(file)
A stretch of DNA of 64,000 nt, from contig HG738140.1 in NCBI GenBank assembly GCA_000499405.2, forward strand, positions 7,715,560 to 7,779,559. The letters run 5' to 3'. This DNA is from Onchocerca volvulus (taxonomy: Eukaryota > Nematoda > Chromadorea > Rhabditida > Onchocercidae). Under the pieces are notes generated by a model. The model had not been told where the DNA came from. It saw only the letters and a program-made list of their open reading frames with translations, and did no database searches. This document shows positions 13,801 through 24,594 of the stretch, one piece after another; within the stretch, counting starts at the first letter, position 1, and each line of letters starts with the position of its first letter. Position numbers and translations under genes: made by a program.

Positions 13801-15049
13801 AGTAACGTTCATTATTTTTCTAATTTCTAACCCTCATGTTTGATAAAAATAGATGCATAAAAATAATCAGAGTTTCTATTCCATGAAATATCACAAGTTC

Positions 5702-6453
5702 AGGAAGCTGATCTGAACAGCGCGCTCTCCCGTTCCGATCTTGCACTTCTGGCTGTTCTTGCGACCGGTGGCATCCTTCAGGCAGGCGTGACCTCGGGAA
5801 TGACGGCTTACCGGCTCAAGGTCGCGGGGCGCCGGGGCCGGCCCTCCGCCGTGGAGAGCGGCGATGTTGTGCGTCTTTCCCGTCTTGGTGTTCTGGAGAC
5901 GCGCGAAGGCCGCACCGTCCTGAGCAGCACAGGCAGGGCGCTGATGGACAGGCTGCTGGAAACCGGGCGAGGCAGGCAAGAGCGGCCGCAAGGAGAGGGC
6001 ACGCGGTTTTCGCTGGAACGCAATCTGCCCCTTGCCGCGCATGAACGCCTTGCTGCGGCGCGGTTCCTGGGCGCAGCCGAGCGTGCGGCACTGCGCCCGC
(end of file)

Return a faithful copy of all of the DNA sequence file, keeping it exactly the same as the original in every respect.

A stretch of DNA of 64,000 nt, from contig HG738140.1 in NCBI GenBank assembly GCA_000499405.2, forward strand, positions 7,715,560 to 7,779,559. The letters run 5' to 3'. This DNA is from Onchocerca volvulus (taxonomy: Eukaryota > Nematoda > Chromadorea > Rhabditida > Onchocercidae). Under the pieces are notes generated by a model. The model had not been told where the DNA came from. It saw only the letters and a program-made list of their open reading frames with translations, and did no database searches. This document shows positions 13,801 through 24,594 of the stretch, one piece after another; within the stretch, counting starts at the first letter, position 1, and each line of letters starts with the position of its first letter. Position numbers and translations under genes: made by a program.

Positions 13801-15049
13801 AGTAACGTTCATTATTTTTCTAATTTCTAACCCTCATGTTTGATAAAAATAGATGCATAAAAATAATCAGAGTTTCTATTCCATGAAATATCACAAGTTC

Positions 5702-6453
5702 AGGAAGCTGATCTGAACAGCGCGCTCTCCCGTTCCGATCTTGCACTTCTGGCTGTTCTTGCGACCGGTGGCATCCTTCAGGCAGGCGTGACCTCGGGAA
5801 TGACGGCTTACCGGCTCAAGGTCGCGGGGCGCCGGGGCCGGCCCTCCGCCGTGGAGAGCGGCGATGTTGTGCGTCTTTCCCGTCTTGGTGTTCTGGAGAC
5901 GCGCGAAGGCCGCACCGTCCTGAGCAGCACAGGCAGGGCGCTGATGGACAGGCTGCTGGAAACCGGGCGAGGCAGGCAAGAGCGGCCGCAAGGAGAGGGC
6001 ACGCGGTTTTCGCTGGAACGCAATCTGCCCCTTGCCGCGCATGAACGCCTTGCTGCGGCGCGGTTCCTGGGCGCAGCCGAGCGTGCGGCACTGCGCCCGC